Math = Love: Different Forms of Linear Functions Fly Swatter Game With Bracket

Friday, July 25, 2014

Different Forms of Linear Functions Fly Swatter Game With Bracket

I recently posted the notes I have my students over the different forms a linear function could take.  I mentioned that I decided to teach all of the forms at once this year, and I wasn't sure if that was a good idea or not.

Different Forms of Linear Function Notes

On the first day of this section of the unit, we only took the notes that can see in the above picture.  So, we wrote the names of each form and the general form that it takes.  Then, we played the flyswatter game.  I've written about playing the fly swatter game before.  Here's a post I wrote about playing this same game in Algebra 2 with the different forms of a quadratic function.  

Fly Swatter Game





I started off the day playing the fly swatter game as I learned it in the fifth grade.  Form two teams.  Each team makes a line.  The members at the front of each line go to the board and take a fly swatter.  The teacher reads a definition.  The first student to correctly slap the answer goes to the back of their line.  The other student sits down because they are now out of the game.  

For my smaller Algebra 1 classes, this works great.  But, my 6th period Algebra 1 class has 18 students.  That may not seem very big, but it is for my school.  It's the biggest class I've ever had.  My classroom just isn't big enough to hold that many students comfortably.  

So, I decided to control the number of students standing up and thus (hopefully) control the chaos in my room.  Enter the bracket.  

Fly Swatter Game with Bracket

The two students listed on the bracket are the only ones standing up.  The rest of the students are sitting in their seats and trying to figure out what form the linear function I have displayed on the board is.  Those in their seats get to use their notebooks.  Those at the board are notebookless.  So, if you want to be named the champion, it is in your best interest to get all the practice you can while sitting in your seat with your notebook!

Plus, the biggest piece of advice I can give you about using interactive notebooks is to give the students opportunities to use them.  The more they use them and see them as helpful, the more likely they will be to use them in the future.  This wasn't just a game.  It was practice at using our notes.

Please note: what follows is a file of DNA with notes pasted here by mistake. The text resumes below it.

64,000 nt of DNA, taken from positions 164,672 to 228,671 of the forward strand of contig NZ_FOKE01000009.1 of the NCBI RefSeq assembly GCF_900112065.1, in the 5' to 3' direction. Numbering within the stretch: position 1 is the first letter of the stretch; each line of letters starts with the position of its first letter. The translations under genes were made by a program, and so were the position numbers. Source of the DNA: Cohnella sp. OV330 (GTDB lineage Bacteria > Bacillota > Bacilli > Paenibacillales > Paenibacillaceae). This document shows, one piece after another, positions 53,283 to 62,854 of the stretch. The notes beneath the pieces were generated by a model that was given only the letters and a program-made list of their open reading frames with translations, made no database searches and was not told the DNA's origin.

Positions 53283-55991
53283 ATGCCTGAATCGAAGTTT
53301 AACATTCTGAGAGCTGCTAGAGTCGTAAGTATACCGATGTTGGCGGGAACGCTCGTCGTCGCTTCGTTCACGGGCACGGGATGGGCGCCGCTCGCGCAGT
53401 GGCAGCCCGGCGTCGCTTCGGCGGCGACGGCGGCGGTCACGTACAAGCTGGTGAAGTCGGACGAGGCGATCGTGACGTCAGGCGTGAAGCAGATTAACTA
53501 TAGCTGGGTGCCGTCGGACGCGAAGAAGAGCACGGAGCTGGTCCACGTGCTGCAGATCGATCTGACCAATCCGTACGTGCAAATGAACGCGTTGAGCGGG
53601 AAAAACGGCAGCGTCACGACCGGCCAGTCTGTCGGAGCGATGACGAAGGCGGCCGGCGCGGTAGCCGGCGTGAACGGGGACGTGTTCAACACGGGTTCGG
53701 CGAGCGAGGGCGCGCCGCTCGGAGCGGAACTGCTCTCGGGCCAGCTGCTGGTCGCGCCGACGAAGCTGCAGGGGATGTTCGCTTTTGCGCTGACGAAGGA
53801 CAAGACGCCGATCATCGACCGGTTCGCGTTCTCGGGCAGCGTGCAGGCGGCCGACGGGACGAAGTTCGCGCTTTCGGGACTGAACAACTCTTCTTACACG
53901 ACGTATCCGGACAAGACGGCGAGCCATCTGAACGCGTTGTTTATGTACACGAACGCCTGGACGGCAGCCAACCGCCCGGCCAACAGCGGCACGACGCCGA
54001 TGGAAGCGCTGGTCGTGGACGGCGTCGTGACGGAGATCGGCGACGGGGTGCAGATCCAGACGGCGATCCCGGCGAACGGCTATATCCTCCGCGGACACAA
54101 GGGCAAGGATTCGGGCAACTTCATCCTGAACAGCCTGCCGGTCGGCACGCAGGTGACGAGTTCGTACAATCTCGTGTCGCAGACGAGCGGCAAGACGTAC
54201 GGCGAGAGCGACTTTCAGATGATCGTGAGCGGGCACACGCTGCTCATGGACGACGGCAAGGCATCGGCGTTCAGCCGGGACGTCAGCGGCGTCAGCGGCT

After the competitors would slap the answer, I would let the class declare who the winner was.  They would often start describing to the class easy ways they had figured out to determine what form a function was in.  Win!

I had so much more engagement from my students by following the bracket model than how I'd played it previously.  This adaptation is a definite keeper!

The next day, we went back and filled in the inside of the foldable with more details about each form of a linear function.

9 comments:

  1. Nancy in IndianaJuly 25, 2014 at 8:11 PM

    Cool! Thanks for the bracket idea - my smallest class has 23 students, and my biggest class is 35, so I am always looking for ways to control the chaos and keep everyone engaged. I knew your school was small, but I didn't realize it was that small!

    ReplyDelete
    Replies
    1. Yup. We're that small. I have 23 kids in a class this year, and it's KILLING me. My classroom was built to have about 18 desks in it - not 24!

      Delete
  2. So for the questions you just gave them random eqs in each form? Thanks!

    ReplyDelete
    Replies
    1. I actually cut and paste every single linear function I could find from all of the released test questions for our state standardized test. But, you could do random equations, too! :)

      Delete
  3. Curious as to how it turned out teaching them all at once??? Or will I find this on another post??

    ReplyDelete
    Replies
    1. It definitely helped with students being able to identify the differences between the forms.

      Delete
  4. On the foldable posted in the first picture what is underneath? Is it an example of that particular formula posted or no? Can you post a pic of what's under the foldable example?

    ReplyDelete
    Replies
    1. Check out this post: http://mathequalslove.blogspot.com/2014/07/algebra-1-inb-pages-unit-6-linear.html

      Delete
  5. Hi Sarah do you have a post of what you wrote for each section of your foldable?

    ReplyDelete